5 Biggest Shocks Teens Get When Learning about Personal Finance: Lessons from a High School Economics Class

May 18, 2016

Parents of high school students get a chill when credit card applications first begin appearing in the mail addressed to their child. They worry whether their son or daughter is ready for the responsibility.

Dr. Bennie Waller
Dr. Bennie Waller


Judging from the confusion that Bennie Waller sees among the teens who come to his personal finance course, parents may have reason to be concerned.

“Until you are the one paying the bills, it’s difficult to understand the value of money,” says Professor Waller, director of the Longwood University Center for Financial Responsibility. “Young people today seem to have a lot of misconceptions about money that we need to change to help them get started off on the right personal and professional foot.”

In Virginia, every high school student is required to take a one-credit course in economics and personal finance to graduate. Longwood University is working with more than 20 schools across the state in delivering a dual-credit course (FINA250), allowing students to satisfy their high school requirement while also getting transferable college credit.

“The students we see are motivated students, many from honors programs,” says Dr. Waller. “And yet still their eyes are opened by what they learn about credit, loans and economic and financial issues.”

Here are the 5 biggest lessons learned by students in Personal Finance 250, according to Professor Waller.

The impact of student debt lasts far longer than expected.

While most student loan plans are meant to be repaid in ten years, recent research says the average student loan debt lasts for 21 years or more. This is analogous to a mortgage payment.

“Student loans are often seen as an easy means to an end, says Professor Waller. “But dragging high student loan debt for two decades can mean putting off buying a home or other big purchases. That is something many kids don’t think about when deciding how much to borrow for college.”

Paying your bills on time isn’t enough to get a good credit score.

While not paying charges for cell phone or electric bills on time can hurt a credit score, staying current won’t necessarily help when it comes time for a loan to buy a car or a home.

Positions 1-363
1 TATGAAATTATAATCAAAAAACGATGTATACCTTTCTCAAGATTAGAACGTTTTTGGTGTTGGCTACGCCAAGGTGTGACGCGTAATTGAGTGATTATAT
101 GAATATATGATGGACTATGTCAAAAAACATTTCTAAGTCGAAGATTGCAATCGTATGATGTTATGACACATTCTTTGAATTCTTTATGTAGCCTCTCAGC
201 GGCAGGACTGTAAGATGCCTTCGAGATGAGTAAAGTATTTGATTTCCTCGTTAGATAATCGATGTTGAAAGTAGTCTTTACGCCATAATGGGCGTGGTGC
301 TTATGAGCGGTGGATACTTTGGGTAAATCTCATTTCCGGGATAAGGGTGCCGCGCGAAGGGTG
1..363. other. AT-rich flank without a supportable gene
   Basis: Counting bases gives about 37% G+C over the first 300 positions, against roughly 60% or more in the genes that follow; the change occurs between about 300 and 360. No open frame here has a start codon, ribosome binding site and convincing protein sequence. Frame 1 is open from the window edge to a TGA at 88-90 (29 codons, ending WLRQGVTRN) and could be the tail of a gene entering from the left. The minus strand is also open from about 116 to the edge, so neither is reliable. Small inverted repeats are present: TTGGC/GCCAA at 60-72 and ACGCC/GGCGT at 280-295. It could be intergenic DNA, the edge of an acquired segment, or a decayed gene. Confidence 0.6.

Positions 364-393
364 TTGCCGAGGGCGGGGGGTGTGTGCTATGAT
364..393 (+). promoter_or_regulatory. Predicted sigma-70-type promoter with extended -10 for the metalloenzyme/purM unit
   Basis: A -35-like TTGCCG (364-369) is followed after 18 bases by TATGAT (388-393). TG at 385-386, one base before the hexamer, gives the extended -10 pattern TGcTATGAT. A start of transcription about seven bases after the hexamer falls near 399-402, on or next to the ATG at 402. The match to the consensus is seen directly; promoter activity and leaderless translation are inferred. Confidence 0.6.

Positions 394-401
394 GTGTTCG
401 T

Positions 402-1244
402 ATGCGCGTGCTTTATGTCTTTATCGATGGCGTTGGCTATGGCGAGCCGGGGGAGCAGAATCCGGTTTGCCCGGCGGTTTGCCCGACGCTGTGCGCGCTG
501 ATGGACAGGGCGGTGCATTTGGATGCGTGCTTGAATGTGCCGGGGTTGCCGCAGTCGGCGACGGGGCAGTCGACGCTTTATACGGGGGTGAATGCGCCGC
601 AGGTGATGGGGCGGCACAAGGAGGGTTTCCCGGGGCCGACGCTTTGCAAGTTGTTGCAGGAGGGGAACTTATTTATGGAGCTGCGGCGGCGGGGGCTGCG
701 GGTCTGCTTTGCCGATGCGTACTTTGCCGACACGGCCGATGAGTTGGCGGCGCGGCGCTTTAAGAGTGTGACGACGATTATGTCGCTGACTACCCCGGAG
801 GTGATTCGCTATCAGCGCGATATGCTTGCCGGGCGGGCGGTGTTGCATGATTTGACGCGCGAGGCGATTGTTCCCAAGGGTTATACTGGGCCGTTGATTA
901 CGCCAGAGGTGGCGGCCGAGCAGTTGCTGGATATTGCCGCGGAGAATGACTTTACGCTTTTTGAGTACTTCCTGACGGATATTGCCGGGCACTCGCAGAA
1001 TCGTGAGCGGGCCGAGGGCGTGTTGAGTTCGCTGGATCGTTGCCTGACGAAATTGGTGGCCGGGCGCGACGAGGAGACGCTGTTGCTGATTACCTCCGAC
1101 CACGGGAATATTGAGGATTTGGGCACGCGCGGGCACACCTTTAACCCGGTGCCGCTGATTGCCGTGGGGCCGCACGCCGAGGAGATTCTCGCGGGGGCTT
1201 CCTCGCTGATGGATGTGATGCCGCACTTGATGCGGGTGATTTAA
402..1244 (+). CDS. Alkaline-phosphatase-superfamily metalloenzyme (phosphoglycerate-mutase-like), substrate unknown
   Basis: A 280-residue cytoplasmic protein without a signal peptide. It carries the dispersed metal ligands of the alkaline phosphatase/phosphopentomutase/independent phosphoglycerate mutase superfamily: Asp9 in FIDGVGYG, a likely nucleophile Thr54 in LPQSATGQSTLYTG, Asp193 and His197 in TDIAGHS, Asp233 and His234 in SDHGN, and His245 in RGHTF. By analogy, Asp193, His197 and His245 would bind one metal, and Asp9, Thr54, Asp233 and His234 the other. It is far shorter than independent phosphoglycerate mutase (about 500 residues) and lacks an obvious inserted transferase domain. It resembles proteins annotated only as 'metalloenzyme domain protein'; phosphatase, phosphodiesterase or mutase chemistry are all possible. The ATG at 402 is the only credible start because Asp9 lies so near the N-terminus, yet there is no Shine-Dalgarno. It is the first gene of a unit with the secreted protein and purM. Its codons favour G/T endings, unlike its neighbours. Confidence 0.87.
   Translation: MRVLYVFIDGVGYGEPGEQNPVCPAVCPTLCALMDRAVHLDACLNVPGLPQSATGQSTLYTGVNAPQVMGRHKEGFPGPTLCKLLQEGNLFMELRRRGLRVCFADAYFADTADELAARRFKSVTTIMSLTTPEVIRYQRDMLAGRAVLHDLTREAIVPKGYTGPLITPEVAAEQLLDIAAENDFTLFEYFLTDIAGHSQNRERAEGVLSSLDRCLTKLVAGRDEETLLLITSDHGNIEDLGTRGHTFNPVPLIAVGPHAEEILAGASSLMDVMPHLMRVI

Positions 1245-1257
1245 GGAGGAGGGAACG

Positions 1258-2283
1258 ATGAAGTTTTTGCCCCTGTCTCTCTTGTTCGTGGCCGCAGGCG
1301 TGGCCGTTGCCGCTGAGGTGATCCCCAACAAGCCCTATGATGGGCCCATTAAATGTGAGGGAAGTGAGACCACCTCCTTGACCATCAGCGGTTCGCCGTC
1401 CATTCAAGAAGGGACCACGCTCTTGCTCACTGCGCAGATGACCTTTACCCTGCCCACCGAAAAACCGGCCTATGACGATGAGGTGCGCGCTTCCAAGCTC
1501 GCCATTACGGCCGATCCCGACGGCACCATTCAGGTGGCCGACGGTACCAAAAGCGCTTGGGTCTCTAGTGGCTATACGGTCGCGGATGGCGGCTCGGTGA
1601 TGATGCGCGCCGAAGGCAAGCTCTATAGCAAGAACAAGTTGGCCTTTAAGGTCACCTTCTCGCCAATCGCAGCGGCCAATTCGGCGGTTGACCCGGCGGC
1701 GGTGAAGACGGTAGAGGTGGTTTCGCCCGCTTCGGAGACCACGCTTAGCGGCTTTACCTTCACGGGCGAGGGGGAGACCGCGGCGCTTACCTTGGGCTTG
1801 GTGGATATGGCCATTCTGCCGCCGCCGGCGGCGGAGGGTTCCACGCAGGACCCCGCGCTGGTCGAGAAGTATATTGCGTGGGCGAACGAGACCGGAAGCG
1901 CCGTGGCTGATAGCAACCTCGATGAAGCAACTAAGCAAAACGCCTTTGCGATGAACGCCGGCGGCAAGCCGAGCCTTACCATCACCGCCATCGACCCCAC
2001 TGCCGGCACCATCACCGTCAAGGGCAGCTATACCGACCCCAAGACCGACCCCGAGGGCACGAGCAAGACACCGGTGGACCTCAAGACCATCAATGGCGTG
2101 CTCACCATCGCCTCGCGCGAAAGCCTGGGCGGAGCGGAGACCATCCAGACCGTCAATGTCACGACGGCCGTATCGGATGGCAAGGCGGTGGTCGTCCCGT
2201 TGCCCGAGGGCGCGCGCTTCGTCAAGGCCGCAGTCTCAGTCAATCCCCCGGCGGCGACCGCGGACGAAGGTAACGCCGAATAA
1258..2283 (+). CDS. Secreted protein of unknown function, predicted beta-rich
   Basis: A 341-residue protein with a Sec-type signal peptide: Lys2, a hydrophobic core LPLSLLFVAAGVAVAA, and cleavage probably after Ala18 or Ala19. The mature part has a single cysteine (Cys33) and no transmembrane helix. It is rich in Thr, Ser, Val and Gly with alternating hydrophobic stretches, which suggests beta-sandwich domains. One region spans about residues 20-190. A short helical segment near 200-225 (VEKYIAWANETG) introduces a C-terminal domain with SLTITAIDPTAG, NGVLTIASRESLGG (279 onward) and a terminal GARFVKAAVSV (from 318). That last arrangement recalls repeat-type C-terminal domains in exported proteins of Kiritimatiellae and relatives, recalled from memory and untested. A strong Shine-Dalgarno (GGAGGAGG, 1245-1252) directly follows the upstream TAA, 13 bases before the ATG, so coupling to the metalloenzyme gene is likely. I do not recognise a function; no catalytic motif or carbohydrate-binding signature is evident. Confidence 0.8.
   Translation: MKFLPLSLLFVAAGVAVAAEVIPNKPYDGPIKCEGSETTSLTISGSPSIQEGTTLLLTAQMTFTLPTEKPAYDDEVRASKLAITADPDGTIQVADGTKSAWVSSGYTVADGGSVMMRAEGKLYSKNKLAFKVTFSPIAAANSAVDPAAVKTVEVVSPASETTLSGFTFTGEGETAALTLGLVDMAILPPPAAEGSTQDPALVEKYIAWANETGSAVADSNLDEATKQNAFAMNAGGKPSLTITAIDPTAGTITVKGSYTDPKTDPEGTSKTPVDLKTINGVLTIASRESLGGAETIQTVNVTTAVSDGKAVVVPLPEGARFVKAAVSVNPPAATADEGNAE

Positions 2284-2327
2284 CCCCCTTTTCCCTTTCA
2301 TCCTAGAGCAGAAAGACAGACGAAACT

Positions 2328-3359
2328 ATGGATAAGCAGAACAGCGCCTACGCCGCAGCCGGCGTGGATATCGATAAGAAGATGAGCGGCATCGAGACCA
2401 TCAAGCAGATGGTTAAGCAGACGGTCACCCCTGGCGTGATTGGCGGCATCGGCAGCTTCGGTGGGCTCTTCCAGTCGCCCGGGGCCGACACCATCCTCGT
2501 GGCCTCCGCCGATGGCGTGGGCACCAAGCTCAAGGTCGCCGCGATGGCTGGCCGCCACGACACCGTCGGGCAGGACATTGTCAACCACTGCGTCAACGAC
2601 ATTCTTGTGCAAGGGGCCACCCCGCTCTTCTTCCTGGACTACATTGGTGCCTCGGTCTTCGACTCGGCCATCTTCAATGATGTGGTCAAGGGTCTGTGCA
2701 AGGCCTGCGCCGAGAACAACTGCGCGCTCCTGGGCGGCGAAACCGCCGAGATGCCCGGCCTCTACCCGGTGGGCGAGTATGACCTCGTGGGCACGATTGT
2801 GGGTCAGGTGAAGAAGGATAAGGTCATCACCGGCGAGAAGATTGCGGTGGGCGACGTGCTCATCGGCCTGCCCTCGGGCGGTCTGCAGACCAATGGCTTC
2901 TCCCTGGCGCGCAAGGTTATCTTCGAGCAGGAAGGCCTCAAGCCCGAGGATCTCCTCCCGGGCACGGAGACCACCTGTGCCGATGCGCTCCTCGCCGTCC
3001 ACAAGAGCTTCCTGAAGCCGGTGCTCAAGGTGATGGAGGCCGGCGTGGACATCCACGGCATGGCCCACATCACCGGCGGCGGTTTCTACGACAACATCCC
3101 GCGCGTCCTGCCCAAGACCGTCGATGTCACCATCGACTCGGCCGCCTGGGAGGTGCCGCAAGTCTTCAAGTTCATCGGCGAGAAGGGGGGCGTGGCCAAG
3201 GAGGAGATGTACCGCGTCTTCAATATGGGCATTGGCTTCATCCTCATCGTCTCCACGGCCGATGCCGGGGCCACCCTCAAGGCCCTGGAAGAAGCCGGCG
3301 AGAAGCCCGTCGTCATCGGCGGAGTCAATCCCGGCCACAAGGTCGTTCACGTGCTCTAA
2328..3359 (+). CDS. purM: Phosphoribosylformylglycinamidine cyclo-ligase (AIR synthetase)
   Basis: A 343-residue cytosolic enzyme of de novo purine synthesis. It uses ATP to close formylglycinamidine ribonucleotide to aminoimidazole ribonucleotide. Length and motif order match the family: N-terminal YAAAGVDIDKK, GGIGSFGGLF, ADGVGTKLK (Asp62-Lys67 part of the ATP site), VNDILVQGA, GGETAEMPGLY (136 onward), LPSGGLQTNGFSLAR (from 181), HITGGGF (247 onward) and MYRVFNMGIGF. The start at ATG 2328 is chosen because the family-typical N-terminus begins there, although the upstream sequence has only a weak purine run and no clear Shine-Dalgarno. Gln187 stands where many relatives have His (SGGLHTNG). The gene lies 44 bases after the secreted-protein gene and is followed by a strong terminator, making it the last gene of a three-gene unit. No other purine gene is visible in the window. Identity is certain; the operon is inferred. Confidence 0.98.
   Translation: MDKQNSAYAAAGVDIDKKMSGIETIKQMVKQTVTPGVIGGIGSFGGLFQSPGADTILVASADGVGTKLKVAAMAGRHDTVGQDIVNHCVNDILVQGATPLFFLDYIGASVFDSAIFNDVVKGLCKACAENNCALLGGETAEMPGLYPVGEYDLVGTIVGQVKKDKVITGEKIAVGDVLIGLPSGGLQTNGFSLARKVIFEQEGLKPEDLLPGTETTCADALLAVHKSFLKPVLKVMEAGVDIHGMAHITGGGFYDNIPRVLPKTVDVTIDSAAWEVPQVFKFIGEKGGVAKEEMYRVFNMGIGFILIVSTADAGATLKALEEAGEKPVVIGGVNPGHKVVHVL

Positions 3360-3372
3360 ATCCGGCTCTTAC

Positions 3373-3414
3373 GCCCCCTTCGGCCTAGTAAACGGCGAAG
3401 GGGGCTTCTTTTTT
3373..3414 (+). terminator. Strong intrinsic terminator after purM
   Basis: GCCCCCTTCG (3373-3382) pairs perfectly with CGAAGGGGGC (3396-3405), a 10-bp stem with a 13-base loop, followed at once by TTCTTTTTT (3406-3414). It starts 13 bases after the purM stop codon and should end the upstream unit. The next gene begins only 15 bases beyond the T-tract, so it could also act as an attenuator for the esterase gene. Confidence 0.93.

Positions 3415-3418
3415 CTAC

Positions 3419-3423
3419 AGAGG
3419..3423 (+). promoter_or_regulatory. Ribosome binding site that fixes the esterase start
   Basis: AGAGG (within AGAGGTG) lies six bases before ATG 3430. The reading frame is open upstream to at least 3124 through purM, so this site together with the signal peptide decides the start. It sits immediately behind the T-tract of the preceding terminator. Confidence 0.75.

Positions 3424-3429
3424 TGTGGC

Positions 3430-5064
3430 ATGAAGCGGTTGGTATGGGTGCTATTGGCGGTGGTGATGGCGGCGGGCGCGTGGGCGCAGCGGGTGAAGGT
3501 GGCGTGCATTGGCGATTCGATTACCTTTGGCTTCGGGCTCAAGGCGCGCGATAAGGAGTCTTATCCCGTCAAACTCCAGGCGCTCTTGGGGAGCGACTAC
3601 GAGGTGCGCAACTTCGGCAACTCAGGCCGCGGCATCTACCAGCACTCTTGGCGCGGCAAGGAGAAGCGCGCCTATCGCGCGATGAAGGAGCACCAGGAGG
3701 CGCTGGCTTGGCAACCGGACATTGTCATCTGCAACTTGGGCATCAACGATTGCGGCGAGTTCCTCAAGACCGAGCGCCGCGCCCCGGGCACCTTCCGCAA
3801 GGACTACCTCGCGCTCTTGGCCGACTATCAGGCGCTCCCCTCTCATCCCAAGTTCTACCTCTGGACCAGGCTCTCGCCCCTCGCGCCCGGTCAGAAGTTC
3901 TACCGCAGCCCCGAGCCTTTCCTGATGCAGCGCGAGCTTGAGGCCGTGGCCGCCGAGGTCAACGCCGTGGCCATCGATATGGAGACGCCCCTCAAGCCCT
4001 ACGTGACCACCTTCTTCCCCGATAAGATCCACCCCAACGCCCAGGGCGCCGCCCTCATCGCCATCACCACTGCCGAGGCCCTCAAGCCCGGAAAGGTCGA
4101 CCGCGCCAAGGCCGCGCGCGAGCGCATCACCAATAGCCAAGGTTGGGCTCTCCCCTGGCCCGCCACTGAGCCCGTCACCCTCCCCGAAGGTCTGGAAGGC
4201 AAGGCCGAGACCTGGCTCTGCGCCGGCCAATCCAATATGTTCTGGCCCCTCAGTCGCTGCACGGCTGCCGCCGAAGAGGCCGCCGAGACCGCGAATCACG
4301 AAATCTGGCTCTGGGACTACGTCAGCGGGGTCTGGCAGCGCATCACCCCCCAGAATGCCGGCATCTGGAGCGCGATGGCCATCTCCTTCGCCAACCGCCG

“Even a very high credit score is not valuable without a good credit history,” says Professor Waller. “It requires managing the right kind of debt wisely.”

Making minimum payments on credit cards can really cost you.

Credit cards are convenient and even a necessity in an increasingly cash-free, online economy. However, until you do the math, credit card charges can hide the true costs of purchases.

“When we look at a $10,000 credit card balance with a 21% interest rate, we see it will take more than 50 years to pay off when making only minimum payments,” says Professor Waller. “And statistics show that as many as 90% of people only make the minimum payment. That one really opens some eyes.”

A high credit score is about more than a good loan rate.

On TV, many companies today are selling the importance of monitoring credit scores. But what many young people don’t realize is how important a credit rating is to so many things, whether it is looking to get a loan or purchase insurance.

“For example, most insurance companies use credit scores to help determine rates,” says Professor Waller. “The belief is that if you are taking bad risks in your finances then you are more likely to be risky behind the wheel.”

Monthly payments are only part of the picture when getting a loan.

The moment a car is titled, the average automobile loses as much as 20% of its value. But that hasn’t stopped more and more people from financing auto loans over longer periods of time. After all, the monthly payment for a $25,000 car financed over five years is about the same as a $16,000 car paid for over three years.

“Too many people, even adults, think that if they can afford a monthly payment they got a good deal on the loan,” says Professor Waller. “What they don’t consider is the cost of  thousands of dollars more in interest they will pay over the additional years.”

Longwood is able to work with high schools to offer the dual-enrollment Personal Finance 250 course across the Commonwealth. For more information go to http://cfr.longwood.edu.

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Pricey Gas Leads to Lower Home Prices

Pricey Gas Leads to Lower Home Prices

When the cost to fill a tank is high, real-estate agents won’t drive as far to market a property, concludes a paper by faculty at Longwood University and Florida Atlantic University

A rise in gas prices can drive up the cost of everything from a gallon of milk to a cup of coffee. But it can reduce the cost of buying a home.

For every $1 increase in gas prices, home prices drop by $4,060, according to a working paper from faculty at Longwood University and Florida Atlantic University.

This effect is even more pronounced when a relatively inexperienced agent is handling the sale: The study finds that in such cases, a $1 rise in gas prices translates to a roughly $6,600 decline in house prices.

What accounts for this phenomenon? In part, says study author Bennie Waller, professor of finance and real estate at Longwood, high gas prices may lead agents to market properties less aggressively. Specifically, when prices are high, agents may try to minimize the miles they drive in showing homes.

A high gas price is “a fixed cost for all agents, but older agents can spread it out over lots of transactions, whereas younger, less experienced agents don’t have a lot of transactions to spread those fixed costs over,” he says.